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Review: Yamaha THR5A, THR10C and THR10X

Kitarablogi.com – Finland's premier Guitar and Bass blog

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Yamaha – New THR-amps

Yamaha’s popular series of THR practice amps has recently got three new members:

The brass-metallic coloured THR5A is a 5 Watts combo aimed specifically at electroacoustic guitars, and features digital microphone modelling, amongst other things.

The regular Yamaha THR10 has now gotten two sister models. The black THR10C concentrates on “classic” and “boutique” tones to satisfy the friends of classic Sixties and Seventies Rock and Blues. The army-green THR10X is aimed squarely at the connoisseurs of all things hard and heavy, concentrating on Hard Rock-, Metal- and Thrash-tones.

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The main design concept is uniform across the THR-range:

Yamaha THR10X – side view

All combos have a sturdy metal chassis with plastic sides. The overall design clearly takes a lot of cues from today’s high-end tube Hi-Fi gear.

All THRs come equipped with a digital tuner.

Yamaha THR5A – back view

All of the small amps feature a built-in USB-soundcard, which can be utilised for recording purposes (Steinberg’s Cubase…

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Review: Yamaha CG142C + NTX900FM

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Kitarablogi.com – Finland's premier Guitar and Bass blog

There’s surprisingly little information available on the net when it comes to classical/nylon-string guitars.

Now Kitarablogi.com comes to the rescue:

Yamaha’s C- and CG-series instruments are the best-selling classical guitars in Finland. We selected a solid cedar -topped Yamaha CG142C for this review.

The Yamaha NTX900FM is a very interesting hybrid model – a nylon-string with a pickup and preamp system, as well as a narrower-than-classical nut width.

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Typical of the company’s output, Yamaha’s CG142C (current street price in Finland approx. 300 €) is an extremely clean piece of work with the understated charm of a classical guitar. All CG-series guitars are build with solid tops – spruce-topped models have an “S” suffix to their name, while cedar models are denoted with a “C” at the end of their model name.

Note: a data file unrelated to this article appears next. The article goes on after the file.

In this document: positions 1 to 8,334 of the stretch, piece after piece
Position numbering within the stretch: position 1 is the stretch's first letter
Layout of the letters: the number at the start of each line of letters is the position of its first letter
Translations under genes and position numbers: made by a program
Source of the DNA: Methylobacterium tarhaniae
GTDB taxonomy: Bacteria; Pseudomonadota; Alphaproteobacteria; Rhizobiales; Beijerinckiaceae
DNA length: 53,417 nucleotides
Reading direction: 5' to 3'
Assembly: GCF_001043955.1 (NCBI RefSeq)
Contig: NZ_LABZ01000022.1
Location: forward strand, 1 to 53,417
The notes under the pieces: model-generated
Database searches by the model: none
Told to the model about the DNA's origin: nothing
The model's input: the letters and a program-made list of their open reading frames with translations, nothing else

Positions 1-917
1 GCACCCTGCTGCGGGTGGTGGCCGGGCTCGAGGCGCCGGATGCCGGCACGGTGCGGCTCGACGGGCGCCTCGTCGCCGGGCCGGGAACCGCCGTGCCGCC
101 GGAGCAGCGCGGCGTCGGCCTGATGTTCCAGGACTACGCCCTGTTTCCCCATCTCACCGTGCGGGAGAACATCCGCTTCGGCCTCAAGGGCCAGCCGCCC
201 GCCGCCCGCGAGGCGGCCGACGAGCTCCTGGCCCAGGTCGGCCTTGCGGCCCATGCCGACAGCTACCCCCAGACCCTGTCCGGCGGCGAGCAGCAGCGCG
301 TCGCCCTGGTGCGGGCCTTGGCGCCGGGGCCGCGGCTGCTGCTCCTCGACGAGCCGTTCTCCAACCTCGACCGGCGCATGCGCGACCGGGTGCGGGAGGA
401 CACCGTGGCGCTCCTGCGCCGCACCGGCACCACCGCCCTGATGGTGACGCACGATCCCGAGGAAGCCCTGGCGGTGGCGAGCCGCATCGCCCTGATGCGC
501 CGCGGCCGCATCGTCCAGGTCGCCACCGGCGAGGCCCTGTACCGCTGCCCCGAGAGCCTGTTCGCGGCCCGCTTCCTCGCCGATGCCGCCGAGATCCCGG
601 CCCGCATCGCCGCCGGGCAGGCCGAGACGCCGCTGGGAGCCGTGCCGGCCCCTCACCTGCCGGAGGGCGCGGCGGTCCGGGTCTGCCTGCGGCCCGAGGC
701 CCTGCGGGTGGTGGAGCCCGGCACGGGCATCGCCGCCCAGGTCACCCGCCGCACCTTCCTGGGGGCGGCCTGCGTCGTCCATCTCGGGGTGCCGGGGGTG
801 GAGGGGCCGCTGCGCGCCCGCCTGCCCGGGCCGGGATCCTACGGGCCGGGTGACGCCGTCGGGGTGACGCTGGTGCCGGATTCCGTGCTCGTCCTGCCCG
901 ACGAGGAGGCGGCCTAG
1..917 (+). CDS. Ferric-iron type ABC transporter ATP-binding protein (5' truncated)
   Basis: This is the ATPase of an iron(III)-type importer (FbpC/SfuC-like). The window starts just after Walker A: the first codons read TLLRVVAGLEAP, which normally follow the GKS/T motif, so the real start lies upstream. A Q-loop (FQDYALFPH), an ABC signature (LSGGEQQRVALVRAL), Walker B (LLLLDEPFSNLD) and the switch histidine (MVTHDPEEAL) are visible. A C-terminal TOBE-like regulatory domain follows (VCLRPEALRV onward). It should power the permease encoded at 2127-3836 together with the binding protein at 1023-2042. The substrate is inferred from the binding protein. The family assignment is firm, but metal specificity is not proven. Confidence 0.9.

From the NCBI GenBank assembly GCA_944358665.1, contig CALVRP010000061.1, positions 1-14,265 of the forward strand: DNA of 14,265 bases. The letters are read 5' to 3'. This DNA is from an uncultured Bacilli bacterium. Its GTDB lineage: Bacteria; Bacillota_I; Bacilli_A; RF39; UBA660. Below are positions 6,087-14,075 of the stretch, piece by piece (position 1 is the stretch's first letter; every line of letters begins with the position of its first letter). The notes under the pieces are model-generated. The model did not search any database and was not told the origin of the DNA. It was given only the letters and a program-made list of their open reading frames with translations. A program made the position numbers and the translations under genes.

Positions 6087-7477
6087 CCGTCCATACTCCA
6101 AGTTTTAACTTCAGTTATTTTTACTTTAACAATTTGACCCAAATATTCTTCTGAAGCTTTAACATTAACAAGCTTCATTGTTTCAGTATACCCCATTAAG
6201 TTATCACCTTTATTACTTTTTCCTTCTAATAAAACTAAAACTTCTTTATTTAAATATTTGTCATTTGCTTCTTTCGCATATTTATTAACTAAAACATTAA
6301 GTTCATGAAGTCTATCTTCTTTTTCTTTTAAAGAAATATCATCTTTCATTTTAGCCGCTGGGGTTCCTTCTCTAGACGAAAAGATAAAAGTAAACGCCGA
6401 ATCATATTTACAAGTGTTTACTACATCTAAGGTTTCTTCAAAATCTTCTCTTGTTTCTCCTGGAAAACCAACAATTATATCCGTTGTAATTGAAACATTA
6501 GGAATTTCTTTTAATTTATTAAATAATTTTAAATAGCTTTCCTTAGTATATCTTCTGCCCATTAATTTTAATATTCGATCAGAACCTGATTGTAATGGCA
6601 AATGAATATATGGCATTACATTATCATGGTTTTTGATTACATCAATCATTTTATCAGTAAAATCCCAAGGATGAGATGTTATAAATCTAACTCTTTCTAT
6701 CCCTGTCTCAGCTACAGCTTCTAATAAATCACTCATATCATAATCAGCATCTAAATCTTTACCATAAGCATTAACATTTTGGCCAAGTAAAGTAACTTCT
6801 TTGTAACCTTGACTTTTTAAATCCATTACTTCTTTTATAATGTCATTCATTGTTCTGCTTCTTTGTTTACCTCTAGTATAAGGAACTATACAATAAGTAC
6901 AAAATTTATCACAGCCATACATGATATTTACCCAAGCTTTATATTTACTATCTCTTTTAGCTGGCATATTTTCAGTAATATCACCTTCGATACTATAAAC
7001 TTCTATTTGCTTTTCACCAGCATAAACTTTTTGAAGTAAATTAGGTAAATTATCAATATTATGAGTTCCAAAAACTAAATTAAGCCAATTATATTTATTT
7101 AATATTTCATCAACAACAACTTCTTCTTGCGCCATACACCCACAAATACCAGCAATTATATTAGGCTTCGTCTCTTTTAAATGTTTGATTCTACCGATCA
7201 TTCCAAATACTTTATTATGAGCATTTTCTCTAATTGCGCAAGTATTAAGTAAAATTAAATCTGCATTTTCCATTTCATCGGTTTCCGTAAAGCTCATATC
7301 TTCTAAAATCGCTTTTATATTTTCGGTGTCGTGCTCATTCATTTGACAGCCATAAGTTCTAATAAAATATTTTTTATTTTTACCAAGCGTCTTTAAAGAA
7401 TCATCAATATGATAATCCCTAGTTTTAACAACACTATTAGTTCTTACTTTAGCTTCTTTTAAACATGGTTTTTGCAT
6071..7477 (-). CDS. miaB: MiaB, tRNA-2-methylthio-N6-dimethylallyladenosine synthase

The neck, as well as the body’s back and rims, has been crafted from nato-wood. Nato is…

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Review: Yamaha CPX1000 + APX1200

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Kitarablogi.com – Finland's premier Guitar and Bass blog

Yamaha’s CPX- ja APX-lines have received new additions recently in the form of Chinese-made top models carrying the model numbers of 1000 and 1200, respectively.

Kitarablogi picked up a Mini-Jumbo-bodied CPX1000…

…as well as a shallow-bodied APX1200.

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Yamaha’s CPX-series – which is also known as the Compass-series – originally was designed to appeal to the Country fraternity in the States. As a result of the APX-range’s success in the 1990s many Country pickers got in touch with the company, and asked for a larger, showier sister model, equipped with the same pickup and preamp, but featuring a fatter neck profile. And Yamaha duly obliged…

The brand-new CPX1000 (current rrp in Finland: 869 €, available in limited numbers) sure is a pretty thing: The solid spruce top is finished in a fetching Brown Sunburst, with the same deep shading applied to the back which is made from laminated…

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Review: Yamaha A1R and A3R

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Kitarablogi.com – Finland's premier Guitar and Bass blog

This review could have carried the title “Elegant Twins”, as both models from Yamaha’s brand-new A-series look very much alike.

The A-series looks like Yamaha’s answer to Taylor Guitars – it encompasses eight guitars in all, half of them Dreadnoughts and the other half in Grand Concert -size. All models feature a cutaway and a pickup system, as well as a new, organic-feeling type of matte finish rather reminiscent of some Taylors.

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The Yamaha A1R (current recommended price in Finland: 639 €) is the less expensive guitar of the two on review here. The model’s nicely grained sitka spruce top is solid wood, with the rosewood sides and back being made of veneer.

The A1R’s headstock has received a rosewood facing.

Yamaha uses the same type of sealed tuners on the bulk of their steelstring acoustics. The lower A-series models sport necks made from three long and narrow pieces of…

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Review: Yamaha P-105

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The brand-new Yamaha P-105 is an affordable, lightweight digital piano, ideal for home use and stress-free gigging.

Yamaha’s P-105 (current street price in Finland around 660 €) is offered in black (P-105B), as well as in a pearl white finish (P-105WH).

The P-105 is equipped with a Yamaha Graded Hammer keyboard, which offers a feel similar to an acoustic piano: The bass keys put up slightly more resistance than the treble keys.